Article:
Evening, April 15, edited from Spurgeon’s Morning and Evening

“Carry them forever.” — Psalm 28:9

God’s people need to be carried (lifted up, KJV). They are weighed down by nature. They have no wings, or, if they have, they are like doves which hide among the pots; they need divine grace to make them mount on wings covered with silver, and with feathers of yellow gold. By nature, sparks fly upward, but the sinful souls of men fall downward. O Lord, “lift them up forever!” David himself said, “To you, O God, do I lift up my soul,” and he here feels the necessity that other men’s souls should be lifted up as well as his own. When you ask this blessing for yourself, do not forget to seek it for others also. There are three ways in which God’s people require to be lifted up. They require to be promoted in character. Lift them up, O Lord; do not suffer your people to be like the world’s people! The world lies in the power of the wicked one; lift them out of it! The world’s people are looking after silver and gold, seeking their own pleasures, and the gratification of their desires; but, Lord, lift your people up above all this; keep them from being “muck-rakers,” as John Bunyan calls the man who was always scraping after gold! Set their hearts upon their risen Lord and the heavenly heritage! Moreover, believers need to be prospered in conflict. In the battle, if they seem to fall, O Lord, be pleased to give them the victory. If the foot of the adversary is upon their necks for a moment, help them to grasp the sword of the Spirit, and eventually win the battle. Lord, lift up your children’s spirits in the day of conflict; do not let them sit in the dust, mourning forever. Do not allow the adversary to sorely vex them, and worry them; but if they have been, like Hannah, persecuted, let them sing of the mercy of a delivering God.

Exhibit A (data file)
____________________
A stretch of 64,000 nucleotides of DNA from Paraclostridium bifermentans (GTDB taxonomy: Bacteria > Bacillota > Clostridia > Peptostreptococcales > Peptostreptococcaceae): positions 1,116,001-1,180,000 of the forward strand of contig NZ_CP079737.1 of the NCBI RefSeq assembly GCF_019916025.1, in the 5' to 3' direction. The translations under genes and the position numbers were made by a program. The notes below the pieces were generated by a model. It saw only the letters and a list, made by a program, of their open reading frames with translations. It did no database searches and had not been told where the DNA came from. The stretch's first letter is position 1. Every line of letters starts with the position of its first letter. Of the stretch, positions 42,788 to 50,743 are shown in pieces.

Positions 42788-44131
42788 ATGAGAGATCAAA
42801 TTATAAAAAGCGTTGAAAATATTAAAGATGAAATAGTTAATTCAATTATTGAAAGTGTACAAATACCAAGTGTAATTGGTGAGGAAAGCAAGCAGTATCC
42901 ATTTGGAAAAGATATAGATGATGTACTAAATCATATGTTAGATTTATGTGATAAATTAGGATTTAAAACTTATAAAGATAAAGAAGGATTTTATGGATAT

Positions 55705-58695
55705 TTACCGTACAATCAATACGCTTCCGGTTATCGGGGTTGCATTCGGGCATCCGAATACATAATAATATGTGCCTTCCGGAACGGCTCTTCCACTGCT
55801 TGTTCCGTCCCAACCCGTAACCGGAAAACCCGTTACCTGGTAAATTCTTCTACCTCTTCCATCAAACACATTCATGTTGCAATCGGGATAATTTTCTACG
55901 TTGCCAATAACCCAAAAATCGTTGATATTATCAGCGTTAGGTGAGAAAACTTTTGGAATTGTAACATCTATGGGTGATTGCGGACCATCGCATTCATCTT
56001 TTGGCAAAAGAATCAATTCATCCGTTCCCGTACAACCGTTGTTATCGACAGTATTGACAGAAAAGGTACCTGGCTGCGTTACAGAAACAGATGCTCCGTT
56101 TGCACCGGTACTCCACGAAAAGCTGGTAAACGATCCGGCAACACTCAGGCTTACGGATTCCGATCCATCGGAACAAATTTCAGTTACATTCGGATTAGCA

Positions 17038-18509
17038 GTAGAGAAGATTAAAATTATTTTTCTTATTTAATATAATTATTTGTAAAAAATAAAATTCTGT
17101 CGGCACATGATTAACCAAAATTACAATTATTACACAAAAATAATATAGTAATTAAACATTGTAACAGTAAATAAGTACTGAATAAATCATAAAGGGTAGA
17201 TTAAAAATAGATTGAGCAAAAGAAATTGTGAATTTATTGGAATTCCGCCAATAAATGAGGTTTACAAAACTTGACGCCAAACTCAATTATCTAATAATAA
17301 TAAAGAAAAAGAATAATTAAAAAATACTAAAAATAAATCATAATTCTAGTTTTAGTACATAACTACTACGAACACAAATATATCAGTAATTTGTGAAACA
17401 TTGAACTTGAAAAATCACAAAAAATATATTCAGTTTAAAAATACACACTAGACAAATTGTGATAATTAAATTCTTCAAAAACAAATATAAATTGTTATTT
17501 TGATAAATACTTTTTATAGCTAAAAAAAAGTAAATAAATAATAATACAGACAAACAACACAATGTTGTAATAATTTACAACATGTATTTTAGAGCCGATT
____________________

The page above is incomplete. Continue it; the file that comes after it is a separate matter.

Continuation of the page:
We may also ask our Lord to lift them up at their last day! Lift them up by taking them home, lift their bodies from the tomb, and raise their souls to your eternal kingdom in glory.